This poem, so sweeping in its opening lyrics, focuses in the middle on the experience of a single person—a woman—reminding us that the Resurrection not only changes the course of human history but transforms our individual lives. Christ cares just as much about the fate of a single soul as about the salvation of the world.

“O let me rise as larks”

Easter Wings” by the Anglican priest George Herbert is one of the earliest—and best—examples of shape poetry: each of the two stanzas makes the shape of wings. But Herbert doesn’t fall into the trap of twisting his language to accommodate the conceit of the shape; rather, the language seems to naturally assume the wing structure. Each of the two stanzas constricts down in the middle around the language of sin, failure, and separation from God. See the first half of the first stanza:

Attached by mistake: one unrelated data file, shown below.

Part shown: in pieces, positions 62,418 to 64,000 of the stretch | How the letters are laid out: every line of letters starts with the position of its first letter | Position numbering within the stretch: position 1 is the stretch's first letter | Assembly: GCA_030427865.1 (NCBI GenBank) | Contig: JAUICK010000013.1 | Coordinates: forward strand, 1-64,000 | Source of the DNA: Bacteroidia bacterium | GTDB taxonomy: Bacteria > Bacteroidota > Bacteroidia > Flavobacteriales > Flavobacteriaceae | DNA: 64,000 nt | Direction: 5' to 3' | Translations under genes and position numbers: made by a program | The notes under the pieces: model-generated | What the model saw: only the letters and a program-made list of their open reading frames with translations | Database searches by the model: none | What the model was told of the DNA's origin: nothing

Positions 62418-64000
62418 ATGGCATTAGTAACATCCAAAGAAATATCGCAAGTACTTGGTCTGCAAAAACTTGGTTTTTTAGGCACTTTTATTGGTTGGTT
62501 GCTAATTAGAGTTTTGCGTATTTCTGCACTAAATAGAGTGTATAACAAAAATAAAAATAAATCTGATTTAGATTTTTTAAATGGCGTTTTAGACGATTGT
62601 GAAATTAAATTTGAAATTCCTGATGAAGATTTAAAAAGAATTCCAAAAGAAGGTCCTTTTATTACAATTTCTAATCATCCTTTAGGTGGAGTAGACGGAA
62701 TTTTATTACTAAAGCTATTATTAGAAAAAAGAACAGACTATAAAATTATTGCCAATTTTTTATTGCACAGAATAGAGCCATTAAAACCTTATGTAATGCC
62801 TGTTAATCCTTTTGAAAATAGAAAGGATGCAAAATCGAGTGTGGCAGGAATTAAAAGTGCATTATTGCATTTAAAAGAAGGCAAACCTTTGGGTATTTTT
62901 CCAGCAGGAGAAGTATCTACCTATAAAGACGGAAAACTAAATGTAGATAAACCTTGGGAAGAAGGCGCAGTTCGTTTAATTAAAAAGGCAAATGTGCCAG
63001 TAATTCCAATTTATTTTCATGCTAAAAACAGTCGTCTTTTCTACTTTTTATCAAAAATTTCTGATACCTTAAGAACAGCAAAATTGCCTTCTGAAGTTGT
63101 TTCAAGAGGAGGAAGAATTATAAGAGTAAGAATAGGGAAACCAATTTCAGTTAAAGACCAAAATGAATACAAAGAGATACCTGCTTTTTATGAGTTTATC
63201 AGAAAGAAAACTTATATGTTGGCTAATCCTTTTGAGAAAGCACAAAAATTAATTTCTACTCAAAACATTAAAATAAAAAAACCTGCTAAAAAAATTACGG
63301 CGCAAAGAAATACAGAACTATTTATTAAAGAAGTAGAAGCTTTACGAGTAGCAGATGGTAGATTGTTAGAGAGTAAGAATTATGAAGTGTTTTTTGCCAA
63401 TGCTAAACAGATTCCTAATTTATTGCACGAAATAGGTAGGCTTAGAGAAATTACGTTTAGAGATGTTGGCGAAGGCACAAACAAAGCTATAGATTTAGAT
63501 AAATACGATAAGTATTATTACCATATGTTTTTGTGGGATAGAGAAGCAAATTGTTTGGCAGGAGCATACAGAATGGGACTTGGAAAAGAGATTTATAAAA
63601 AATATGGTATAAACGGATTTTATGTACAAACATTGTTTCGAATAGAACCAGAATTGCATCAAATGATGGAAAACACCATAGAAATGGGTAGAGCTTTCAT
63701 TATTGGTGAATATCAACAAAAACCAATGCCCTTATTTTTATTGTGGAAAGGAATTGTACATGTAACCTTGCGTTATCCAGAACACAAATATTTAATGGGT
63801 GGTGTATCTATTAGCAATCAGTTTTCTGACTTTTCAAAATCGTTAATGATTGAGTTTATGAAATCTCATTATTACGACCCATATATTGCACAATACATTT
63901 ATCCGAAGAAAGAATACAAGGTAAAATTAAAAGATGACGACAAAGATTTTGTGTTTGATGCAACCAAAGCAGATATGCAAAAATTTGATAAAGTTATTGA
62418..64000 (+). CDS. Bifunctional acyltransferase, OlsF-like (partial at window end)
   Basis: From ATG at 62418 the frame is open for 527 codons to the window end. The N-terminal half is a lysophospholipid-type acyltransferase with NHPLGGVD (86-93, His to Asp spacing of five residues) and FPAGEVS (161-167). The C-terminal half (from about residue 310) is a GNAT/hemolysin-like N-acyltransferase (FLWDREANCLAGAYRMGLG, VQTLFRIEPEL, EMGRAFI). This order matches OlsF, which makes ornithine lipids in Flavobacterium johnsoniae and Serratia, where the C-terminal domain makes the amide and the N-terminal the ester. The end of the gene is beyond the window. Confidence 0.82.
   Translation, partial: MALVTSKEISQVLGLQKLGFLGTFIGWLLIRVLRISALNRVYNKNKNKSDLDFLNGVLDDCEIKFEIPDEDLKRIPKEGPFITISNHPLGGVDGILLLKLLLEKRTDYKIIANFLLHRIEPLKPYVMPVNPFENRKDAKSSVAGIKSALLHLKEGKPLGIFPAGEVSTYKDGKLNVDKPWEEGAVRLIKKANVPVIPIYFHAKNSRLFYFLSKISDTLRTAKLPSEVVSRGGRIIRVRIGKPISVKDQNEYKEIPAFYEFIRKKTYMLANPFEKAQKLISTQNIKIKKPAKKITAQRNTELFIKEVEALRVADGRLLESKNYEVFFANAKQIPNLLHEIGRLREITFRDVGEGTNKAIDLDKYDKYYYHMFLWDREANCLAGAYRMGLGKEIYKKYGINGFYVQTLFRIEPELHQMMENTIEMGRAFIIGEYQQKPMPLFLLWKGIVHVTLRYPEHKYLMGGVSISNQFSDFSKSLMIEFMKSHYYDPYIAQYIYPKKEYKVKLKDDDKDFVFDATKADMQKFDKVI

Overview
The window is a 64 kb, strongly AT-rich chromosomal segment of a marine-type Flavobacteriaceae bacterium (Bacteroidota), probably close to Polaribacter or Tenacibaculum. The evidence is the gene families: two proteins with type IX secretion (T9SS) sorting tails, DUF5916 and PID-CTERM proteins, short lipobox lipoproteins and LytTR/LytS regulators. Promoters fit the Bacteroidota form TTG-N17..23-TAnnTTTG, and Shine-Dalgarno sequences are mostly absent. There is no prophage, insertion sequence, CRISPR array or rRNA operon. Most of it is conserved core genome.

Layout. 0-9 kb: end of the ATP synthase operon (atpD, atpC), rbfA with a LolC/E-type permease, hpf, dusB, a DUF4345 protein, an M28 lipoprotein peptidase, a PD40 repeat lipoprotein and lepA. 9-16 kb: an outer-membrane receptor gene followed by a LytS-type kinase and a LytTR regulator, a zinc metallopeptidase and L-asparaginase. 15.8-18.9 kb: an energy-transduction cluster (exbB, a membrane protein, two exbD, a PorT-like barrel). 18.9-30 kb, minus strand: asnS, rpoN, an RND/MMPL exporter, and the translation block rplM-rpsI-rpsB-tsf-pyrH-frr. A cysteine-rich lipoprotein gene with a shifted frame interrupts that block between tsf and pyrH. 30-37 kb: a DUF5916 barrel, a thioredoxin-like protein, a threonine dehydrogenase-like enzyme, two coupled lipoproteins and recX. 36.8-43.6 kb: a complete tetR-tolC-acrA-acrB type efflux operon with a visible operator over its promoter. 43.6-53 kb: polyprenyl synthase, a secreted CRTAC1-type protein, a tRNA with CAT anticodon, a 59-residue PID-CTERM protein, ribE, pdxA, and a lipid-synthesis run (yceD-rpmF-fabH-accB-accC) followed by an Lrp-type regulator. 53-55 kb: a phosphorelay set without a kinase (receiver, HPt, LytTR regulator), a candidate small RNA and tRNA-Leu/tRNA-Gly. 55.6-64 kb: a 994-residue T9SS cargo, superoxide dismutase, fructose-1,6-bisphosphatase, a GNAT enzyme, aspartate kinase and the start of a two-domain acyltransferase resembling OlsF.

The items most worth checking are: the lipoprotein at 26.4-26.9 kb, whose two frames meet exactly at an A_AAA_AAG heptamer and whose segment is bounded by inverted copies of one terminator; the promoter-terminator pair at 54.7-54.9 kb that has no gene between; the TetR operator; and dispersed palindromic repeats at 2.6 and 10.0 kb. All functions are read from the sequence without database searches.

Lord, who createdst man in wealth and store,
Though foolishly he lost the same,
Decaying more and more,
Till he became
Most poore:

From the expansiveness of the first line, the poem becomes cramped and suffocating as it relates to the story of man’s fall. Then the turn born of grace:

With thee
O let me rise
As larks, harmoniously,
And sing this day thy victories:
Then shall the fall further the flight in me.

This closing line of the first stanza—“Then shall the fall further the flight in me”—irradiates the glorious meaning of Easter: that even the Fall, even sin, even Death itself, has become the means of unimaginable grace. In the words of St. Augustine, “Oh happy fault” indeed! Make sure you read the second stanza and explore Herbert’s other insights into the mystery of Easter.  

“A billion times told lovelier”